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THE DAILY LEADER.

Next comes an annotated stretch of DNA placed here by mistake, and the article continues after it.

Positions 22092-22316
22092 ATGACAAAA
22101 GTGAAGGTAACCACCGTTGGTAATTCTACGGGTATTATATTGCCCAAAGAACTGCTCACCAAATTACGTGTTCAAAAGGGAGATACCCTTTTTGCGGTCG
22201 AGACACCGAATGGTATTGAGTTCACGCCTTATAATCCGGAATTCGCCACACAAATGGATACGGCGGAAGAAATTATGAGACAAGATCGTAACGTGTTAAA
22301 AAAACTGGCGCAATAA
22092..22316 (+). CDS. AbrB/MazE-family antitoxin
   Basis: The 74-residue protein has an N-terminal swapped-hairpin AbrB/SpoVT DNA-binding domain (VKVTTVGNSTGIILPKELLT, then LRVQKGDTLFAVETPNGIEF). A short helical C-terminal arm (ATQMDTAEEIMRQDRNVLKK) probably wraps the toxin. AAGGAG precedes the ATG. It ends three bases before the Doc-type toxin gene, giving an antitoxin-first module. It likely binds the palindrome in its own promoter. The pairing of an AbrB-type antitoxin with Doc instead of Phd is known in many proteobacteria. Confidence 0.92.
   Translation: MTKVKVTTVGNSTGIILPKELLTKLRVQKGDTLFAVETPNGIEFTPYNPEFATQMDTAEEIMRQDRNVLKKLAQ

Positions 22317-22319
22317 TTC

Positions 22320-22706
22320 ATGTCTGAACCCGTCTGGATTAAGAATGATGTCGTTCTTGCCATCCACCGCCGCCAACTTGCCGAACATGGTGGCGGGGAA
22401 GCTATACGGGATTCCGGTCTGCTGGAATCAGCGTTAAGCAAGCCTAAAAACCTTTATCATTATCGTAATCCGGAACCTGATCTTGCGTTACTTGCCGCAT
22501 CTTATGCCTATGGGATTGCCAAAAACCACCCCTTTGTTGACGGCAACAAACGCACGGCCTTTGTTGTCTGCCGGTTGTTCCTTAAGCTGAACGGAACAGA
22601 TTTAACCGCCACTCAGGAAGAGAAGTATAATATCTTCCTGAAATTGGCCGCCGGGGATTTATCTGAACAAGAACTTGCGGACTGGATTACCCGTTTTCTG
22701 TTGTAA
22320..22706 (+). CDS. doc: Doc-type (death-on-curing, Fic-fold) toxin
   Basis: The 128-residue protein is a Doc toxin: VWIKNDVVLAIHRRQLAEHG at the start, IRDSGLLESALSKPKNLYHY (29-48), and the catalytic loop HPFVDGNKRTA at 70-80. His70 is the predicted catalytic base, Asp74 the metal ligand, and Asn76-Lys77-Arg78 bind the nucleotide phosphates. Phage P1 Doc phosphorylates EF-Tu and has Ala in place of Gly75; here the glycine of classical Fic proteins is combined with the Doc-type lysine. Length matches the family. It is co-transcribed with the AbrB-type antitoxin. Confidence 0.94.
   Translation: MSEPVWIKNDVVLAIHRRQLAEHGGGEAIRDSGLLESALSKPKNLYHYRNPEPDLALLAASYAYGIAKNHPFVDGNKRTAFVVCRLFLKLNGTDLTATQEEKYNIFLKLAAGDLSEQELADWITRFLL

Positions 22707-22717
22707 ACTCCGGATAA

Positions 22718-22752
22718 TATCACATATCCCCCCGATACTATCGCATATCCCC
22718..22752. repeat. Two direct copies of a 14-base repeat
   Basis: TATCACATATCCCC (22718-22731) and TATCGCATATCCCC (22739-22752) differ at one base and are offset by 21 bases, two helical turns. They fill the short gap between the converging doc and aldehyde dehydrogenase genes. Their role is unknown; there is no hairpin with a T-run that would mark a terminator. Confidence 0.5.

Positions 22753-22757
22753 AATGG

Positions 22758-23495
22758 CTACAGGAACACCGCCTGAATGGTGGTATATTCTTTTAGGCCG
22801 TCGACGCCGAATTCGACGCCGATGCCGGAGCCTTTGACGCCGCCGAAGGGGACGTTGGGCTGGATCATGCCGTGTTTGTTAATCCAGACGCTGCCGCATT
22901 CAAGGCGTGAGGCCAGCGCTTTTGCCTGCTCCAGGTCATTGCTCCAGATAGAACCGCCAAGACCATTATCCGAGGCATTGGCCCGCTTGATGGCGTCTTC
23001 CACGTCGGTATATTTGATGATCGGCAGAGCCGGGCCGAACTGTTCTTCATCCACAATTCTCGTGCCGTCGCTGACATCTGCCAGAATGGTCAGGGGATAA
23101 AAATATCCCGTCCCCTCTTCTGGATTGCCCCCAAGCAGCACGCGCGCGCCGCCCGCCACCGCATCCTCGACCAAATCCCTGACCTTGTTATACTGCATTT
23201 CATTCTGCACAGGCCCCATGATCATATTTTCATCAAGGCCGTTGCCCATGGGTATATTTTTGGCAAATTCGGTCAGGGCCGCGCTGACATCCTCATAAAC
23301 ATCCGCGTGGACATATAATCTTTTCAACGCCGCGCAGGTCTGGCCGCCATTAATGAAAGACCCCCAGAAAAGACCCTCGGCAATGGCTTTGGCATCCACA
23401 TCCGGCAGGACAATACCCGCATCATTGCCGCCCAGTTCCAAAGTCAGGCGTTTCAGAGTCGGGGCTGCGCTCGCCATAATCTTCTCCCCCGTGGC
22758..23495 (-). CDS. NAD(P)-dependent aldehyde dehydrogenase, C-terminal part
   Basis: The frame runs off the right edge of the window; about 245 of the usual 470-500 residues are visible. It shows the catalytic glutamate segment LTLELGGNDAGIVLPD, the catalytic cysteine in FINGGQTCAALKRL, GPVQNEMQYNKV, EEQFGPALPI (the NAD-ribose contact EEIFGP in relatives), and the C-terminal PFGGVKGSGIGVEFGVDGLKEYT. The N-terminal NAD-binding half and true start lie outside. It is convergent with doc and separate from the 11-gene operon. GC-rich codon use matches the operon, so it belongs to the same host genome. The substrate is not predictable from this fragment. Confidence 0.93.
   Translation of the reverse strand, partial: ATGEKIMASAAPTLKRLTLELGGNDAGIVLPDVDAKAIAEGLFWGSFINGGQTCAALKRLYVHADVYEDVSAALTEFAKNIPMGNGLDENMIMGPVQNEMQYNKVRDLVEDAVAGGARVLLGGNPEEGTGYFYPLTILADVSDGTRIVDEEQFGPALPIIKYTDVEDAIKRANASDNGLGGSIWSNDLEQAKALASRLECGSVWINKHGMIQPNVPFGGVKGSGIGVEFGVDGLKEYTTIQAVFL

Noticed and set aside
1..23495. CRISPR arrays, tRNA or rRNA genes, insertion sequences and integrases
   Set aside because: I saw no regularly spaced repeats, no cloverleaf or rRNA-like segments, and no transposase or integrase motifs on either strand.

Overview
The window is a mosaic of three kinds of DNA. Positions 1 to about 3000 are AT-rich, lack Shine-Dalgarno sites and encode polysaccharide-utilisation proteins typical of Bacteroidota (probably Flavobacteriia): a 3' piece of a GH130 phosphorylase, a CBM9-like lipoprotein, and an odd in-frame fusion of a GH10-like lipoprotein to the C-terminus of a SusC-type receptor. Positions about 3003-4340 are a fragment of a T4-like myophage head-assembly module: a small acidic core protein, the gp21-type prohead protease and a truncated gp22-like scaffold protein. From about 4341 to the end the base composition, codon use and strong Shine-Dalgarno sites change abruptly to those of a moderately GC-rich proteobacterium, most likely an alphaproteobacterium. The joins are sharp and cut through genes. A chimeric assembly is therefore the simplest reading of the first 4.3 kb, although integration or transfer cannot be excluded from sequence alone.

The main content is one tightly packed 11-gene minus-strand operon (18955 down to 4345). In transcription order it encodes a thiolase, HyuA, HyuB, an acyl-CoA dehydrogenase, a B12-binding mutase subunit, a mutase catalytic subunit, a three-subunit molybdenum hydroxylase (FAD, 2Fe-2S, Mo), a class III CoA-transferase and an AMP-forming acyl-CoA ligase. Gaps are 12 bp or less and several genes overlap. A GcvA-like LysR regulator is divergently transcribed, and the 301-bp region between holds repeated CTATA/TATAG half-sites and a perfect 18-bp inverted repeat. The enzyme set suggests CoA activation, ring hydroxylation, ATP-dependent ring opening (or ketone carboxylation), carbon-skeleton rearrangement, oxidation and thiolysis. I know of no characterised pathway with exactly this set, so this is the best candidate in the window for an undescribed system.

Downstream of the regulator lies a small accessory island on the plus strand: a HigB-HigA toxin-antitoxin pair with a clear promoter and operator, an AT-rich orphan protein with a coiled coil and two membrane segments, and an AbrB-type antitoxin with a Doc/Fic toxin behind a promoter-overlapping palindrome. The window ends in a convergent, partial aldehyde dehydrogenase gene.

MADISON. SOUTH DAKOTA. WEDNESDAY EVE'G, JULY~15,1BD1. Loral Time Table. :o. MllwHiiker1 V st. P#ul R*Uro*4, whicb ect Dec. 1», 1M*I: FsMenger train jtotng ea*t oiVarte. PMMnner train going we«t 1 Depart* i-V,*'*' Way Freight tfolng ewtf)epart«.'.'.'.'. «:'ao r'. Way Freight co«««we.t -J SijgJ: 5 PMecnger train# goinceai't makes connection at St:sit for all io'.nt» eouth, and pa««t:oger train going wtn, at Wooneockct for till points north. MADI--ON LIN X. PaM«ng«r coins north 'J: 45 p. *. Passenger arrive# from lie north 12:30 J. H. FX EKIS, Local Agent. 1891. JULY 1891. 8u. Mo. Tu. We. Th. Fr. Sa. 1 2 3 4 5 6 7 8 9 10 11 "12 13 14 15 16 17 18 "19 20 21 22 23 24 25 .26, 27 28 29 30 31 THE CITY. PRKNOXAL ITEXH. P. H. McOormiok of Howard passed through the city to-day, en route tq St. Paul. J. A. Trow departed for Minneapolis this afternoon on business pertaining to the shipment of two cars for the motor line. W. F. Bellrood of the Sioax Falls •Journal, who has been visiting in the oity several days, departed to-day for his home. PabllKhrr'M otlcc. THE DAILY LFADER will be delivered At the Chautauqua grounds by carrier during the progress of the assembly, and campers from the city will be pro Tided with the paper every evening at their tents, by leaving orders at the ottce. Full assortment of fishing tackle, boat oars, etc., for oamper at Kundert Jk Fitzgerald's. Ten Per Oat. $ Everything in the shoe line (or the xt two weeks at M. J. McGillivray & 's. Freeh Lake Superior fish at Boche Goethel's. Waukesha mineral ale at water and ginger C. H. WOOD'S. Smoked hams, dried beef, summer 4Husage, etc. at Roche & Goethel's. Fresh fruit and vegetables, every at Pflster k Shea's. day, Walter* W«rtM. I can give employment to several table HMnitere. Young women, young men and Hoys can secure the positions by apply ing to B. N. Smith, manager Grand View hotel, Lake Madison. UOAL BBEV ITI EtS. Madison is all right. The Lake Park to-day placed a com modious two-horse baggage wagon on tile streets. The county commissioners completed the work of the July session and ad journed at noon to-day. Hv. F. Beer man has moved his barber '•flop into the Garry building, first door ligputh of the Star restaurant. A meeting was held at the court houee this afternoon for the purpose of organ Using a camp of the Sons of Veterans. Herman Witte, residing three miles Vfest of Ramona, yesterday fell from toafTolding and fractured his right limb below the knee. Dr. Cloug^ was called (Ond dressed fhe injury. At the recent installation of officers of Hope Lodge No. 2,1.0. O. F., Daughters of Rebekah, the following officers were installed: Hattie Cook, N. Q. Hattie Borland, V. G. Lila Elwell, secretary I. Curtis, treasurer. jLuverne dispatch, 13: The races here JlMy 15,16 and 17 have filled with a big field of horses. Some of the fastest fly ers are here, and as many as eight horses will etart in some of the classes. The track is in fine condition and a big ti(ne is expected. Yankton Press, 18 Beresford, in OTbion oounty, and Madison, in Lake county, are both engaged in sinking ar tesian wells. Their operations are Watched with great interest because of the belief that the artesian basin does not extend east of the Jim river valley in South Dakota. Madison's well is down 8G5 feet and that at Beresford 300. Sturgis Record: He registered at the Sheridan as "C. K. lioward, Cheyenne River," but that can't account for the presence in Sturgis of Charlie Howard, known all over the state as one of the oldest residents in Dakota. Mr. Howard is here looking up his taxes. He owns a big bunch of cattle in Ziebach county. He is better known of late as from Sioux Falls, having been a resident and lead ing man in that city since 1806, until lately he is in the stock business. Of course pretty nearly everybody knows him. Flandrau dispatch, 14: Rt. Rev. Bishop Marty of Sioux Falls arrived in our village on Saturday last, when he was met by Rt. Rev. Bishop Cotter of Winona, Minn., who had taken a run over from Pipestone to pay his respects to Bishop Marty. On Sunday Bishop Marty, assisted by Rev. Father Lamasch of Scotland, S. D,, and the Rev. Father Jiram of Flandrau administered the ritee of confirmation to sixty-nine no vitiates. The attendance at the several services was very largo and many Pro testants were present, and those whose privilege it was to meet tbe bishop feel the same admiration for that noble Christian character felt .by tfce people of the church. This morning, F. E. Matlock provided Dr. Clough's yearling Almo colt with a complete set of 4-ounce shoes, and the youngster is in shape to enter upon his career as a sporting horse. This early shoeing of colts is somewhat modern, but professioal horsemen are beginning to prepare horses for the track from in fancy, and it is not unusual to give sucklings exercise on the track, leading them, and yearlings are frequently driven to the sulky. Madison is prepar ing to take iron rank among the "horse towns" of tne west, and all of these modern plans will be adopted. Mr. Mat lock is an accomplished horse-ehoer, and makes a specialty of shoeing track horses, a line of work in wbich he gives excellent satisfaction. The ice cream social giren the ladies of Grace church at the residence of Mr. and Mrs. R. C. McCallister last evening was a successful and very satis factory affair. The beautiful lawns on which the tables were spread were illu minated by an arc lamp kindly erected for the occasion by Mr. Geo. D. Winter, The eatables and drinkables, which con sisted of ice cream, cake, coffee, lemon ade, etc., were first class in their way and would have been highly enjoyed had the temperature of the evening been some fifty degrees higher but ice cream and iced lemonade are not expressly de signed to work with overcoats and heavy wraps. However, as the ladies didn't make the weather, they are not to be blamed that it was not as they would have liked t, and what with neighborly social intercourse and delightful music by the young ladies' cornet band, who appeared in full uniform, the evening was pleasantly paeaad. The net reoeipts were 818.50. A III'1KARD8 KETBEAT. Me4ieal Treatment By Which tke AI rehol Habit Is Eradicated. A sanitarium in whioh drunkards are treated and cured of the alcohol habit is in successful operation at Dwight, 111., and great, good work is being done for men who have lost manhood, friends and business through drunkenness. In conversation with Dr. Clough this morn ing, the reporter learned something of the methods of treatment. Drunken ness is regarded a disease, and the pa tient, or victim, is given a oourse of treatment for his "ailment" tbe same as for any other vile disease. The medicine employed is patented, and the right to use it by ohvsicians is sold on the same principle that other patent rights are •old. During the past few months a large number of men, over whom the alcohol habit had gained complete con trol, have visited Dwight, submitted to the treatment and returned to their homes and families thorough masters of themselves so far as the control of their appetites for strong drink is concerned Upon arriving at the sanitarium, the patient is taken in charge by the physi cians at hand, and the first step taken is to "change his drinks.*' That is, instead of setting up blind pig whisky that or dinarily gives a cast-iron man the blind staggers with the second dose, the pa tient is provided with a first-class grade of whisky, with the admonition that he may drink all he chooses of it. While the victim is enjoying, to him, the luxury of sipping good whisky, the system of treatment by the patent process is com menced, the medicine being taken in ternally—along with the good whisky. This continues for a period of several days, when a change takes place and the patient don't agree with the good whis ky and the good whisky don't agree with the patient. A terrible nauseating results from even the sight of whisky, and within three or four weeks from the time the treatment is commenced, the appetite for alcohol is completely eradi cated from the patient's system. Several South Dakotians have lately returned from Dwight thQroughly cured of their former habit, and others are now there availing themselves of the treatment. UMiAJL BLAXMM. at The A flfttaple Line Kept In Htoeftt Dally Leader Ofllco. THE DAILY LEADER will be pleased to supply its customers with legal blanks, its stock embracing the following staple line: Satisfaction of chattel mortgage. Notes. Warranty deeds. Quit claim deeds. Real estate mortgages with 'power of sale. Assignment of mortgages. Satisfaction of mortgages. Chattel mortgages—long and short forms. Notices of chattel mortgage sale. Summons, justice court. Summons, relief, complaint filed, cir cuit court. Acknowledgments. Notices of protest. Farm lease and agreement. These are all new "State of Sotith Da kota" blanks, printed from carefully pre pared forms, and may be depended upon as being correct. Everything in the line of special form blanks furnished on short notice. THE DAILY LEADER'S fa cilities for doing first-class job work are unexcelled, ana we cordially solicit pat ronage. THK HAITAI HI A. Tke Opening Day—A Largr «uiber tf Arrival*-Tenter* Preparing to Joy Life—A BnMlIng Heene. Rev. T. DeWitt Talmage will lecture at Storm Lake, Iowa, next Tuesday, two days before his arrival in Madison. A new Kimball upright piano was placed in the Grand View parlors this afternoon for the accommodation of guests. J. C. Palmer, foreman of the Mitchell Daily Republican, arrived to-day, and will rusticate at tSfN Chautauqua grounds. W. M. Peterson, Vermillion and G. G. Wenzleff, Yankton, arrived this after noon and are occupying rooms at the Grand View. The erection of tents continues, and the number of trunks, grips, etc., lying about indicate that their owners have come to stay. The ladies' cornet band discoursed music at the grounds this afternoon," and this evening the K. P. band will be in attendance. Hon. J. H. Williamson and wife are among the most recent Madisonites to take up permanent summer residence at the Grand View. Incoming trains from the east, west and north bring large numbers of tour ists who proceed immediately to tbe Chautauqua grounds. A sidetrack is being constructed al the end of the motor line, and after its completion trains will be drawn and not pushed, as heretofore. Mrs. Albion Thome and children ar rived from Dell Rapids this afternoon and proceeded to the Chautauqua grounds. Mr. Thorne arrived yester day. Dr. T. E. Fleming of Davenport, Iowa, arrived by the incoming train from the east. Dr. Fleming will be one of, the speakers at the auditorium this ning. A supply store is being erected by Landlord Smith of the GrandView,where campers and others can find a general assortment of provisions. C. L. Alex ander will manage this part of the insti tution. The motor brought down a large num ber of people from different parts of thfr, state this afternoon, but as they imme» diately scattered to every part of the grounds, their names and places of resi dence could not be obtained. A telegram received from Congress man Pickler brings the information that he will arrive with his family to-morrow Nothing has been heard from Gov. Mel lette. They were both expected to take part in the exercises at the auditorium this evening. The lake has been reasonably calm to day and this afternoon one of the sailing yachts and a number of row boats were out. The beach is alive with people prominading back and forth, picking up shells and "pretty stones" and enjoyidg the fresh healthy breeze. Sheriff Lee has appointed Mr. G. W Cady deputy at the Chautauqua grounds and all evil-disposed persons will gov ern themselves accordingly. Mr. Cady is,regularly qualified and has jurisdic tion to make arrests any where in the county. His office will be in a tent ad joining Chautauqua headquarters. The motor will observe the following time schedule until further notice: De part from Egan avenue at 7:30,8:30, 9:3( 11.00 a.m. 12:45, 1:30, 2:45, 3:30, 6:30 7:30,8:15 p. m. Return trips from the lake will be made to suit the conven ience of passengers. The motor will conneot with the arrival and^ departure of all trains on the Milwaukee road. There is an exciting superstition among the most rational of people that the suc cess of any enterprise depends largely upon the condition of the weather It's an ill wind that dont blow some good, indeed. If the weather is just little bit cool it has had one beautiful result, and that is to keep off mosquitoea There hasn't been a mosquito seen on the Chautauqua grounds this seasor, and as such a thing as a miasmatic swamp or swale does not exist in this section, annoyance from those little pests is not likely to occur to aby great extent A prominent guest at the Grand View, in conversation with a party of ladies and gentlemen in one of the very many delightful shady nooks on the beach, was overheard by the reporter to remark that "Those are certainly the most beau tiful and attractive grounds anywhere in South Dakota, and are destined to become immensely popular in the years to come." And so the Chautauqua ad vertisement goes on. Sioux Falls Argus-Leader, 13: On Wednesday opens the first seasion of the Lake Madison Chautauqua assembly. The site is most attractive, the grounds have been beautifully laid out, the lake is well supplied with pleasure craft, and the literary and artistic program is most elaborate and includes some of the most eloquent and noted lecturers in the country. Those who can spend a few days or even a single day there should not fail to do BO. In addition to a large number of Mad ison citizens and their families, who have taken quarters nt the Grand View, the register of that already popular hostelry bears the following names of arrivals from abroad in the past twenty-four hours: Rev. Dr. Clias. F. Deems, New York Anna B. Ogden,^Ashley, S. D. C. J. Ivey, Edward Ellis, Sr., Edward Ellis, Jr., Rev. W.JI. Jordan, Robt. C. John son, Sioux Falls Wm. Blackburne, Pierre Mrs. F. B. Rhodes, Mankato, Minn. TO-MORROW'S PROGRAMME. 8:00 a. m.—Devotional Hour. 9:00 a. m.~ -Assembly Chorus. 9:00 and 10:00 a. m- Class Work. 11:00 a. m.—Lecture, by Rev. T. E. Fleming, D, D. Subject, "The March of Empire" 2:00 p. m.—Class Work. 3:00 p. m.—Lecture, by Rev. Wayland Hoyt.D. D. 7 :X) p. m.—Assembly Chorea. 8:00 p. m.—Lecture, by Rev. Chas. F, Deems, D. D., of New York Subject, "Eyes." Fresh blueberries received acPHster & Shea's. THE on the morning of its inaugural. If this be true, then the first assembly of the Lake Madison Chautauqua will be all that could be wished for never did morning sun usher in a more beautiful day than this. York. every day Shoes of all kinds will be very cheaj for the next two weeks at M. J. McGilliv ray Go's.' Bids Wanted. The board of trustees of the Presby terian church of Madison, will receive bids, up to July 31,1891, for the erection of a new stone church edifice. The board reserves the right to reject any or all bids. Plans and specifications can be seen at Wm. Rowland's store. J. B. JONES, STOV* Wlrltlow Item*. Correspondence Daily Leader. WICKLOW, July 14 —Haying has begun in this township. Mr. and Mrs. Leroy Packard of Sioux Falls are visiting relatives and friends here for a few days. Mrs. Annis Gay, sister of Mrs. Willard Packard and Henrv Gill, is expected, to arrive to-morrow. A cousin of Mrs. Gill is visiting her this week. George and Archie Johneon art re ported out of danger. No more cases of the disease are known to exist. Lake county may well feel proud of her crops. The fields of waving grain are a delight to all. Ike Producer'* Oat look. Omaha Bee: The American producer is to be paid this year and next a fair compensation for his industry, and some thing more. He is to be permitted to experience what he has not known for several years, an appreciable improve ment in his financial affairs. He will have money to pay his way and to meet maturing obligations. SOMB SCRAPS OF SCIENCE. DR. BARROX says that town life LEAD# to degeneracy on account of the bad air AN immense blast of granite was re cently made In Scotland, displacing 75, 000 tons. THE bridge over the Indus at Sukkur Is at present the largest railroad bridge In the world. ASBESTOS has been found to work ad mirably when used as a fireproof screen In the theaters. ACBOPHODIA IS a new term used to describe an exaggerated condition of fear when in high places. PAINT made with turpentine is a bet- tar protector for iron work than whea tulxed with linseed oil. UGANDA, in the eastern part of Africa, b&& an area of 34.ooy square miles and SdpfltatW of 5,000,OCKT J?, CoAr. dust, flour are dust, starch and flour all explosives tain when mixed with the U air. socialists are unanimous ALL the lead work about the recently discovered Roman baths in England was in a wonderfully perfect state of preser vation. FBE8H water always freezes at the surface first- Sea water during cans weather begins to freeze at some point beneath the surface. PROF. GIIAIIAM BELL says that the congenital deaf-mutes of the country are Increasing at a greater rate- than the general population. RAM'S HORN WRINKLES. A WOMAN can say more with a few tears thftn a man can A MAN Bible express in way aWMDiiif MADISOH. S. D. cer proportions of air. COMPLAINTS come from New Zealand that many species of birds have disap peared within late years. Ix India when a hot wind is blowing the wet bulb sometimes glnta 40 degrees below the temperature of PATNT8 PAINTS PAINTS PAINTS i in agree h* &« OH PAINTS PAINTS PAINTS oe derived Ic botanical garden for New ZS'.aZ I—I J—4 Qm Z. Oh PH PAINTS PAINTS PAINTS PAINTS a book. IT is hard to understand why playing foot ball is considered easier than saw ing wood. never finds out how little he knows until hip children begin to ask him questions. IF men didn't have stomachs some of their wives would have more confidence in their religion. NO MAN who loves hfs neighbor in a will use mean cigars and blow the smoke In his face. How MUCH easier it is to be pleasant to people of consequence than to those who are of no account. THE devil doesn't care how solemn a man looks If he forgets to be religious while he is trading horses. IT is hard to get a farmer'9 boy to un derstand why turning the grindstone is better for him than to go a-nshlng. MEN can be found who are willing tp go to Africa as missionaries, wh? are not willing to take care of a .*TOSS baby for the tired wffs for a fcaff a* lour. BEFORE you undertake to pray the Lord's prayer very loud in church, be sure that you are not selling goods with a thirty-five inch yard-stick or potatoes with a seven-quart measure. SPECIAL OFFERING KEEP COOL! This advice has at least the merit of being timely, and in orue to assist you to profit by it, and at the same time dress in a style be coming to the "tone" of a great Chautauqua city, we are making Mteial offerings in the following Summer goods, of which we hav a elegant assortment: Black Organdies, jVcOKk'DfT'S "J?EFLMCTI0)( or4m w atari netie*. CHARLES GLATZ, Contractor and Builder. HAKIIMAHK. in Checks anI Stripes, Scotch Zephyrs and Gingham, Cotton and Ail-Wool Challies, Embroideries and Floimcings, anee» THK. KOOkHTOKIC We Have Just Received ••(CLOCKS. A FINE LINE OF 30-hour Clocks. S-day Clocks. Alarm Clocks. AND CLOCKS WITHOUT ALARMS. Large Clocks, Small Clocks* Fancy Clocks, Plain Clocks, and all are Guaranteed in every way. GALLONS CAKPEXTHY. PUMPS, NAILS, Gasoline Stoves, Refrigerators. Ice Cream Freezers. Screen Doors. Kundert & Fitzgerald's) n—i Outing Flannels, Ribbons, Etc. I# These goods are all of te superior grade, and the prices have been marked down to a notch that ought to sell them quick. Y will oonsult your own interests tf you call ujon us before purchasing. CLARK & MAKINNON. n\ni:i.Mo 'ivi ci .is riOTHISU AXI «OOIl». A MOMENT'S REFLECTION S ALL THAT YOU NEED toste that it's not cost that makes value. It's not what you pay for a thing that determines itii worth. The value of an article to you is in its serving the purpose for which you bought it. Clothing is bought for more of a purpose than merely covering nakedness. It not, a John-tlie-Baptist outfit with a leather girdle would do. Aa to value, our clothing moves right along in the line of purpose. Pur pose in appearance, good appeur ance, long-continued good appeal*- PurPose in beauty of pattern^ newness of styles, quality of fabric, and suitability to occupation. There's much in these purposes. Yon should dress comfortable during hot weather in order to enjoy your vacation. We are ready to supply you with every article of wearing apparel suitable to a high state of the thermometer. Thin, cool coats and vests of every color and material, light weight pants, thin under wear, .silk, flannel and negligee shirts. Also, suits and pants made to JOHN DRISCOU, The One-Price Clothier. THE BOOK STORE. WALL PAPER, ORl'UH AMI) JKWRliRY. It takes tlie IcafI It's the best in tlie World It never chalks or flakes off! It is guaranteed for five years It costs less than other paint Because it spreads GO per cent, further. 3200 Sherwin-Williams Paint V/ Sold in TilllfA rvmnfv in a*A Sold in Lake county in four ftnd a half years and no one has entered a complaint yet. SMITH & COOK, Druggists an ewe tar*. HAKIMVAKE -GO TO McCallister Bros.' Hardware Store and examine JEWEL Vanor Stoves. A oomplete line of Heavy and Shelf Hardware and Build ers' Materials TTin Shop in connection with Store ATTORNEY. McGRATH, ATTORNEY AT LAW COTT^TTT •TTTT-LFN.TF Office in the Court Honee.